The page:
Quantiles or Fractiles

When the number of observations is sufficiently large, the principle by which a distribution is divided into two equal parts may be extended to divide the distribution into four, five, eight, ten, or hundred equal parts. Let us start learning about Quantiles or Fractiles.

Quartiles

These are the values that divide a distribution into four equal parts. There are three quartiles denoted by $Q_1, Q_2$, and $Q_3$. If $x_1,x_2,\cdots,x_n$ are $n$ observations on a variable $X$, and $x_{(1)}, x_{(2)}, \cdots, x_{(n)}$ is their array then $r$th quartile $Q_r$ is the values of $X$, such that $\frac{r}{4}$ of the observations is less than that value of $X$ and $\frac{4-r}{4}$ of the observations is greater. Thus $Q_1$ is the value of $X$ such that $\frac{1}{4}$ of the observations is less than the value of $X$ and $\frac{4-1}{4}$ of the observations is greater, the $Q_3$ is the value of $X$, such that $\frac{3}{4}$ of the observations is less than that of $X$ and $\frac{4-3}{4}$ of the observations is greater.

Deciles

These are the values that divide a distribution into ten equal parts. There are 9 deciles $D_1, D_2, \cdots, D_9$.

Percentiles

These are the values that divide a distribution into a hundred equal parts. There are 99 percentiles denoted as $P_1,P_2,\cdots, P_{99}$.

The median, quartiles, deciles, percentiles, and other partition values are collectively called quantiles or fractiles. All quantiles are percentages. For example, $P_{50}, Q_2$, and $D_5$ are also median.

\begin{align*}
Q_2 &= D_5 = P_{50}\\
Q_1 &= P_{25} = D_{2.5}\\
Q_3 &= P_{75}=D_{7.5}
\end{align*}
The $r$th quantile, $k$th decile, and $j$th percentile are located in the array by the following relation:
For ungrouped Date

\begin{align}
Q_r &=\frac{r(n+1)}{4}\text{th value in the distribution and } r=1,2,3\\
D_k &=\frac{k(n+1)}{10}\text{th value in the distribution and } k=1,2,\cdots, 9\\
P_j &=\frac{j(n+1)}{100}\text{th value in the distribution and } k=1,2,\cdots, 99
\end{align}
For grouped Data
\begin{align}
Q_r&= l+\frac{h}{f}\left(\frac{rn}{4}-c\right)\\
D_k&= l+\frac{h}{f}\left(\frac{kn}{10}-c\right)\\
P_j&= l+\frac{h}{f}\left(\frac{jn}{100}-c\right)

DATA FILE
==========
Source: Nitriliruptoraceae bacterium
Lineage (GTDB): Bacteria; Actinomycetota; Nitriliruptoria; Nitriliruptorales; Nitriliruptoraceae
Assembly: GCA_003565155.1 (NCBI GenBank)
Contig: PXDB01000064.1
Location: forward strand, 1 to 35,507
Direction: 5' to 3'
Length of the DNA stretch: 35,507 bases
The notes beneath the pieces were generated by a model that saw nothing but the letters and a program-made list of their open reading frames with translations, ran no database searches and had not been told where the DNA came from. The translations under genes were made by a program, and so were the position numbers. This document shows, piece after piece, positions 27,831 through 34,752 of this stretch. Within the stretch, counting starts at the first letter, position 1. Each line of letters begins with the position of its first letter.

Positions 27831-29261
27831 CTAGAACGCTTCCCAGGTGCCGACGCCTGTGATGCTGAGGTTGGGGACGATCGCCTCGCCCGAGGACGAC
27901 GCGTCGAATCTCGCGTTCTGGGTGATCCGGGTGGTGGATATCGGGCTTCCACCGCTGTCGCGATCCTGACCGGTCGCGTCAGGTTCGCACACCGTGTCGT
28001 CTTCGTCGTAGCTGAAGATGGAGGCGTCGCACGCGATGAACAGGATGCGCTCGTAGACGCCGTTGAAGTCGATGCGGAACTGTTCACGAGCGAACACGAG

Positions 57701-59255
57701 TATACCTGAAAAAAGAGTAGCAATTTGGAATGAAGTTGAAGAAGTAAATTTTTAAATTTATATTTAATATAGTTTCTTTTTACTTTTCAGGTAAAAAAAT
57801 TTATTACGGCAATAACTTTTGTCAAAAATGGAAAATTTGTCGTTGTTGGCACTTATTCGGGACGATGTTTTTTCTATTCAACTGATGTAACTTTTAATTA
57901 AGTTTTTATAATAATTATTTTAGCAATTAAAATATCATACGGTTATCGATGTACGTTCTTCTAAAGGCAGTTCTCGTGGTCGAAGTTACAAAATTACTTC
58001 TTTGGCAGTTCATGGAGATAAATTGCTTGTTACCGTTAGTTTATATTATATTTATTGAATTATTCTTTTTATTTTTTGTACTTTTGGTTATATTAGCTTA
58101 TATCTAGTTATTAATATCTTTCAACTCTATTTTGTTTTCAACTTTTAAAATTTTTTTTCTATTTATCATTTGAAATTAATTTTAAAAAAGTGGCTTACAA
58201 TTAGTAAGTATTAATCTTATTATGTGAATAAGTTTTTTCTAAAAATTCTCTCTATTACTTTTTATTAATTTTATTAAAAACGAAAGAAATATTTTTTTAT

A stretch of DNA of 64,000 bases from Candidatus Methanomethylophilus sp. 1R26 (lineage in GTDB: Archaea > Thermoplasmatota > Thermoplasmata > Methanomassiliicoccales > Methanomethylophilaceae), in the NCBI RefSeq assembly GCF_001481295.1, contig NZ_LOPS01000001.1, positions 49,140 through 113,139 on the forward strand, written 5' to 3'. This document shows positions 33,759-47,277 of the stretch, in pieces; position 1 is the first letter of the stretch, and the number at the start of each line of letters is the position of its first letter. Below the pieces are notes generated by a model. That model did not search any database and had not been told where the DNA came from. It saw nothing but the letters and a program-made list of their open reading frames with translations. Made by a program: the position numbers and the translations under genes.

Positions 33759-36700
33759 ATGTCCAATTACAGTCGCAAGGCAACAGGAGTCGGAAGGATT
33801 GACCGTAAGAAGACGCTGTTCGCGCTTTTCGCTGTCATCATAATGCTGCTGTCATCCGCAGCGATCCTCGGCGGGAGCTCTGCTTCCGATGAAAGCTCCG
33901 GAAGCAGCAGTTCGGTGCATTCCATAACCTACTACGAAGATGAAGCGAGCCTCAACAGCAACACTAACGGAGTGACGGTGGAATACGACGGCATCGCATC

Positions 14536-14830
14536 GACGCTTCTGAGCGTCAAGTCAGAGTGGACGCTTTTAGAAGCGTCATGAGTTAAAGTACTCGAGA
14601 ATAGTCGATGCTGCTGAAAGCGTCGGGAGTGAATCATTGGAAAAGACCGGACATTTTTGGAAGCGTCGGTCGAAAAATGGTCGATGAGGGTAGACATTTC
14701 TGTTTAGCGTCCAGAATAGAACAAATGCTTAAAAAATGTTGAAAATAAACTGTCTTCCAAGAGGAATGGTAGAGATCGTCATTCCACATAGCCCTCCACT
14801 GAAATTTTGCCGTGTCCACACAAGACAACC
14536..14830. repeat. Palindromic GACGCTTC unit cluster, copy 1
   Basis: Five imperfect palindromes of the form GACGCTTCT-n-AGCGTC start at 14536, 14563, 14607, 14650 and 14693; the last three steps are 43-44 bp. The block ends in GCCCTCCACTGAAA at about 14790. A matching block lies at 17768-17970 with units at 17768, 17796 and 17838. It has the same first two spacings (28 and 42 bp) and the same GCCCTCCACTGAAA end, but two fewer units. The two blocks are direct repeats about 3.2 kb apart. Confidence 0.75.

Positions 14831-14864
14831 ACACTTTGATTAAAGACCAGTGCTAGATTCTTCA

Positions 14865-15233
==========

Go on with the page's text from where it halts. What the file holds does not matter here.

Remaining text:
\end{align}

A procedure for obtaining percentile (quartiles, deciles) of a data set of size $n$ is as follows:

Step 1: Arrange the data in ascending/ descending order.
Step 2: Compute an index $i$ as follows: $i=\frac{p}{100} (n+1)$th (in case of odd observation).

  • If $i$ is an integer, the $p$th percentile is the average of the $i$th and $(i+1)$th data values.
  • if $i$ is not an integer then round $i$ up to the nearest integer and take the value at that position or use some mathematics to locate the value of percentile between $i$th and $(i+1)$th value.

Percentile Example:

Consider the following (sorted) data values: 380, 600, 690, 890, 1050, 1100, 1200, 1900, 890000.

For the $p=10$th percentile, $i=\frac{p}{100} (n+1) =\frac{10}{100} (9+1)= 1$. So the 10th percentile is the first sorted value or 380.

For the $p=75$ percentile, $i=\frac{p}{100} (n+1)= \frac{75}{100}(9+1) = 7.5$

To get the actual value we need to compute 7th value + (8th value – 7th value) $\times 0.5$. That is, $1200 + (1900-1200)\times 0.5 = 1200+350 = 1550$.

Quantiles or Fractions

Read More about: Quartiles, Deciles, and Percentiles

Leave a Comment

Your email address will not be published. Required fields are marked *

This site uses Akismet to reduce spam. Learn how your comment data is processed.

Discover more from Statistics for Data Analyst

Subscribe now to keep reading and get access to the full archive.

Continue reading

Scroll to Top